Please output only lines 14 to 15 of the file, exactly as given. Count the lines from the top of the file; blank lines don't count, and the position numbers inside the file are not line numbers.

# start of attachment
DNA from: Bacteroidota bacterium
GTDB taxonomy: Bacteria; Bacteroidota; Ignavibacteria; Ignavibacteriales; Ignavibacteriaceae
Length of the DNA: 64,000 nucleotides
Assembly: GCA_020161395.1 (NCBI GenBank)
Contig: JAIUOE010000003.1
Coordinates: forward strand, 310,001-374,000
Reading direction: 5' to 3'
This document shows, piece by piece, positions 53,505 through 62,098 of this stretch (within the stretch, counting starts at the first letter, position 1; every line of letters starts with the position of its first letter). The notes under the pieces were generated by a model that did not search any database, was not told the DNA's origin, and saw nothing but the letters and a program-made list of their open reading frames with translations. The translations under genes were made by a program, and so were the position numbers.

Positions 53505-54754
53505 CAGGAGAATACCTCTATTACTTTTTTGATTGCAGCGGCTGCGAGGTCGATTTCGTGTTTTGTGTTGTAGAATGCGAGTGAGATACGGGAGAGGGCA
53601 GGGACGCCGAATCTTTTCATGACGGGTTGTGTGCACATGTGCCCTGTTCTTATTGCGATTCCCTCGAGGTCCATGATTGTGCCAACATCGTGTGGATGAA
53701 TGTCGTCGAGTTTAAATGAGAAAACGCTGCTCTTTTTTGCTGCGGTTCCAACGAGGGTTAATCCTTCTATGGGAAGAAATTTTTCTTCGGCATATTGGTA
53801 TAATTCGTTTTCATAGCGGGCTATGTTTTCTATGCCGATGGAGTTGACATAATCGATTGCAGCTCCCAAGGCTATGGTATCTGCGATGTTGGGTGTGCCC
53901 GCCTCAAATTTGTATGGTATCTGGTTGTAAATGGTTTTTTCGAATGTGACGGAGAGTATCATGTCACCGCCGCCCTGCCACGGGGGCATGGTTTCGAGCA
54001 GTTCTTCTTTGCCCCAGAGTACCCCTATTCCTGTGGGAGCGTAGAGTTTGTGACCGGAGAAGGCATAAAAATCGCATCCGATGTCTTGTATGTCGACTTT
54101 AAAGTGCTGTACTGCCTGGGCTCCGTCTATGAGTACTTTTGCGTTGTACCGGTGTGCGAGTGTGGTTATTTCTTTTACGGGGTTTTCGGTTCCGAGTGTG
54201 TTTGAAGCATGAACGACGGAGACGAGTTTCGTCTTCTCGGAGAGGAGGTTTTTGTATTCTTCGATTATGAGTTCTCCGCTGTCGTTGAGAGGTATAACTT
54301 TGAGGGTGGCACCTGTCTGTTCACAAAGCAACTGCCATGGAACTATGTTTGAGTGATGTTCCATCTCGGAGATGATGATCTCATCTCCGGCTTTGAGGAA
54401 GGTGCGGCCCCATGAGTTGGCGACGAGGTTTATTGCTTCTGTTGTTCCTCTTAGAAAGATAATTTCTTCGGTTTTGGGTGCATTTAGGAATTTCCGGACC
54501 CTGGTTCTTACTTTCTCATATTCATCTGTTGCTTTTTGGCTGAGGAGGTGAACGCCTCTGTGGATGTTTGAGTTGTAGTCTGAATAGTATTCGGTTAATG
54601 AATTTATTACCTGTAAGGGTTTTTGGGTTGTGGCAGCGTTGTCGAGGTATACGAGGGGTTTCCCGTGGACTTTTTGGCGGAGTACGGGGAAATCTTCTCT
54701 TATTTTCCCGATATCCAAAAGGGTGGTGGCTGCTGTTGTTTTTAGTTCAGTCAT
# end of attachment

53901 GCCTCAAATTTGTATGGTATCTGGTTGTAAATGGTTTTTTCGAATGTGACGGAGAGTATCATGTCACCGCCGCCCTGCCACGGGGGCATGGTTTCGAGCA
54001 GTTCTTCTTTGCCCCAGAGTACCCCTATTCCTGTGGGAGCGTAGAGTTTGTGACCGGAGAAGGCATAAAAATCGCATCCGATGTCTTGTATGTCGACTTT